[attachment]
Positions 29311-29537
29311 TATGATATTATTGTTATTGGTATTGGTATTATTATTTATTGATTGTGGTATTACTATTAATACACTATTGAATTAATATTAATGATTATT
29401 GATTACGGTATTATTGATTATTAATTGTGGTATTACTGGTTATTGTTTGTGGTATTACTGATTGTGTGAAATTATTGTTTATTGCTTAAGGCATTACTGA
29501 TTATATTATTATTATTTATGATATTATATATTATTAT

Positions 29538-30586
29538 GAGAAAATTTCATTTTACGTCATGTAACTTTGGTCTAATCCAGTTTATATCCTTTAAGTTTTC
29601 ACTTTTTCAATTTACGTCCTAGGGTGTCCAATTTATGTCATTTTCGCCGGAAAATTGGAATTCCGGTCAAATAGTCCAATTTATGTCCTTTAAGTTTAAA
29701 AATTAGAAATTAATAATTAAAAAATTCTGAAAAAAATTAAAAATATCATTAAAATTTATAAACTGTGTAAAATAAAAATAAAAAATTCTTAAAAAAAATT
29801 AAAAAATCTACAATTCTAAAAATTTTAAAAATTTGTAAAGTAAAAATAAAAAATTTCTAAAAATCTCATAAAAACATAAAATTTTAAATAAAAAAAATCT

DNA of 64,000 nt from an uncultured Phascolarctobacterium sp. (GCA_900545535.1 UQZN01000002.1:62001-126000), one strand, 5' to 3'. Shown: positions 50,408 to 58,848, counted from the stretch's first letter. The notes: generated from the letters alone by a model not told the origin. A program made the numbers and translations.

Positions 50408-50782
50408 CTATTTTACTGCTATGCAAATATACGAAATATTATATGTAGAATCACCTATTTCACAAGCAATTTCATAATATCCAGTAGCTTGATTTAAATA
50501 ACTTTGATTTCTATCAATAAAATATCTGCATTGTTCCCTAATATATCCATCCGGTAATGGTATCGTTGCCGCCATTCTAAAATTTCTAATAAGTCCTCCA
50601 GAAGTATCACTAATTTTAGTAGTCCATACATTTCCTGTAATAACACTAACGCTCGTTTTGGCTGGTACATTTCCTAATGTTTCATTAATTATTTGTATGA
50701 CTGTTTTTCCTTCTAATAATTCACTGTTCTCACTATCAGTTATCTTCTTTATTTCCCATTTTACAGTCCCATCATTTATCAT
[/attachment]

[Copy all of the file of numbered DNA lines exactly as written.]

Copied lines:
Positions 29311-29537
29311 TATGATATTATTGTTATTGGTATTGGTATTATTATTTATTGATTGTGGTATTACTATTAATACACTATTGAATTAATATTAATGATTATT
29401 GATTACGGTATTATTGATTATTAATTGTGGTATTACTGGTTATTGTTTGTGGTATTACTGATTGTGTGAAATTATTGTTTATTGCTTAAGGCATTACTGA
29501 TTATATTATTATTATTTATGATATTATATATTATTAT

Positions 29538-30586
29538 GAGAAAATTTCATTTTACGTCATGTAACTTTGGTCTAATCCAGTTTATATCCTTTAAGTTTTC
29601 ACTTTTTCAATTTACGTCCTAGGGTGTCCAATTTATGTCATTTTCGCCGGAAAATTGGAATTCCGGTCAAATAGTCCAATTTATGTCCTTTAAGTTTAAA
29701 AATTAGAAATTAATAATTAAAAAATTCTGAAAAAAATTAAAAATATCATTAAAATTTATAAACTGTGTAAAATAAAAATAAAAAATTCTTAAAAAAAATT
29801 AAAAAATCTACAATTCTAAAAATTTTAAAAATTTGTAAAGTAAAAATAAAAAATTTCTAAAAATCTCATAAAAACATAAAATTTTAAATAAAAAAAATCT

DNA of 64,000 nt from an uncultured Phascolarctobacterium sp. (GCA_900545535.1 UQZN01000002.1:62001-126000), one strand, 5' to 3'. Shown: positions 50,408 to 58,848, counted from the stretch's first letter. The notes: generated from the letters alone by a model not told the origin. A program made the numbers and translations.

Positions 50408-50782
50408 CTATTTTACTGCTATGCAAATATACGAAATATTATATGTAGAATCACCTATTTCACAAGCAATTTCATAATATCCAGTAGCTTGATTTAAATA
50501 ACTTTGATTTCTATCAATAAAATATCTGCATTGTTCCCTAATATATCCATCCGGTAATGGTATCGTTGCCGCCATTCTAAAATTTCTAATAAGTCCTCCA
50601 GAAGTATCACTAATTTTAGTAGTCCATACATTTCCTGTAATAACACTAACGCTCGTTTTGGCTGGTACATTTCCTAATGTTTCATTAATTATTTGTATGA
50701 CTGTTTTTCCTTCTAATAATTCACTGTTCTCACTATCAGTTATCTTCTTTATTTCCCATTTTACAGTCCCATCATTTATCAT